On Saturday, NASA launched a special spacecraft called Lucy. Lucy will take a 12-year trip to learn more about a group of asteroids known as the Trojans. Scientists believe the asteroids will provide information on the beginning of the solar system.
Asteroids are large rock-like chunks of material that never quite formed into a planet. Most of them are found in the asteroid belt, between Mars and Jupiter. One of the asteroids that Lucy will study lies in the asteroid belt.
But the other seven asteroids, known as Trojan asteroids, are in an area of space that hasn’t been visited before. Though the asteroids are very far away from Jupiter, they follow the same path that Jupiter takes around the Sun. Some travel ahead of Jupiter, others behind it.
The Lucy mission will visit more different objects in space than any other space mission.* But getting to all of these places won’t be simple. Lucy will have to circle around the Earth three times and travel out to the Trojans twice. The entire trip will be more than 4 billion miles (6.3 million kilometers) long.
In 1974, scientist Donald Johanson and one of his students discovered a 3.2 million-year-old skeleton of a human ancestor. They named the skeleton Lucy after the hit song “Lucy in the Sky with Diamonds” by the pop group The Beatles.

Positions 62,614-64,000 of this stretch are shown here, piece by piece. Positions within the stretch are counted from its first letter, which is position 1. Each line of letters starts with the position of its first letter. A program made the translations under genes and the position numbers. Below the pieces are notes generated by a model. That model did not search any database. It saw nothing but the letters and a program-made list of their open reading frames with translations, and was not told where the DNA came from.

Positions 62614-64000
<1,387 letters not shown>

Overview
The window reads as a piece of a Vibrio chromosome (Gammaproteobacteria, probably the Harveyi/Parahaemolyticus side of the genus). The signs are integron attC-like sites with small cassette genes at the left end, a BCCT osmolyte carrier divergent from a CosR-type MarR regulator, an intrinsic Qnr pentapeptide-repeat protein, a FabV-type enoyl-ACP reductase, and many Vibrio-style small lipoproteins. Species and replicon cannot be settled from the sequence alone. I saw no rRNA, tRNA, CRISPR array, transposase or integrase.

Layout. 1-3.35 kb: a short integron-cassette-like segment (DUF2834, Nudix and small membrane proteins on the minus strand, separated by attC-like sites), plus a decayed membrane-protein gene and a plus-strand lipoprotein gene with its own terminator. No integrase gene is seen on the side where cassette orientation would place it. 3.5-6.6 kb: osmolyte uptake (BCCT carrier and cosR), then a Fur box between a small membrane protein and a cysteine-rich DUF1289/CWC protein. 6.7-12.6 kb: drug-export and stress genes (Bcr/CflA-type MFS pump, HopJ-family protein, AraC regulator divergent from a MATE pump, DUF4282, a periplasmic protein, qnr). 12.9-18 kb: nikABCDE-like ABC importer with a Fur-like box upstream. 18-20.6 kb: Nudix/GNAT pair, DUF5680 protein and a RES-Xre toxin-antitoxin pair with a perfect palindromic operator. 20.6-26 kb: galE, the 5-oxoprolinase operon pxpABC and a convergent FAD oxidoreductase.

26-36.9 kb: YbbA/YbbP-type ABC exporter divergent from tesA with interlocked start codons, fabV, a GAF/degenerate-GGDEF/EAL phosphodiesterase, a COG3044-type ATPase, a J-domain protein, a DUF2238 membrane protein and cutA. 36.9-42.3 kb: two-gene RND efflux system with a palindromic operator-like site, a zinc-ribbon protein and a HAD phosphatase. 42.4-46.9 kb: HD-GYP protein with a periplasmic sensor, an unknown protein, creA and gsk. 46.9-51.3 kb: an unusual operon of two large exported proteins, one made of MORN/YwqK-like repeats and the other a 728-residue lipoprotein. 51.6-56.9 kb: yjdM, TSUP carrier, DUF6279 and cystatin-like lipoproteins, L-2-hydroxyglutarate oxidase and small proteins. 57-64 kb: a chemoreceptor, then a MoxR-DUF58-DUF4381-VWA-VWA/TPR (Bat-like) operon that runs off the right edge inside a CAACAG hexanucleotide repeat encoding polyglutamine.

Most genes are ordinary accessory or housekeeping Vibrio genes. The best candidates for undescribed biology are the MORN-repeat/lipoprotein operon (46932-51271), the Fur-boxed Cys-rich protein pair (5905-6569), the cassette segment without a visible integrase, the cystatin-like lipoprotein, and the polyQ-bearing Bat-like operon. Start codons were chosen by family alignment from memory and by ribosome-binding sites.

The current Lucy mission is named for the skeleton. The Lucy skeleton changed the way scientists understood human history. Scientists hope that studying these asteroids will help lead to similar changes in our understanding of how the solar system began around 4.5 billion years ago.
“We think these asteroids are fossils of solar system formation,” says Hal Levison, the mission’s lead scientist. Lucy will study these asteroids as it flies past them, sending pictures and other information back to NASA.
The first asteroid that Lucy will fly near, in 2025, is actually named Donaldjohanson. It’s in the asteroid belt. To get there, Lucy must first go around the Earth twice. It will use the Earth’s gravity like a slingshot to send it out through the asteroid belt.
From there, Lucy will continue on to visit a group of five Trojan asteroids that orbit the Sun ahead of Jupiter. It will study these asteroids in 2027 and 2028.
Around 2030, it will make another return trip around Earth. It will be the first spacecraft that’s gone to the outer part of the Solar System and returned. The final trip around Earth will send it back out to the far side of the Sun by 2033 to study two Trojan asteroids that orbit the Sun behind Jupiter.
Lucy will be powered on its trip by two large, 10-sided solar panels that are 24 feet (7.3 meters) across. NASA can adjust the solar panels to get more or less energy, depending on how far away the Sun is. But the panels have to be big because Lucy is going farther from the Sun than any solar powered spacecraft has ever traveled before.
* The asteroids that Lucy will pass by in order are:
Leading Trojans: 3548 Eurybates (with its satellite), 15094 Polymele, 11351 Leucus, and 21900 Orus
Trailing Trojans: binary (double) Trojan 617 Patroclus with its satellite Menoetius.
Did You Know…?
In November another spacecraft, named Dart, will slam into an asteroid to see if it can change the asteroid’s path. Scientists want to test the idea in case they ever need to change the path of an asteroid headed toward Earth. Dart will hit an asteroid that’s 6.8 million miles (11 million kilometers) away from Earth.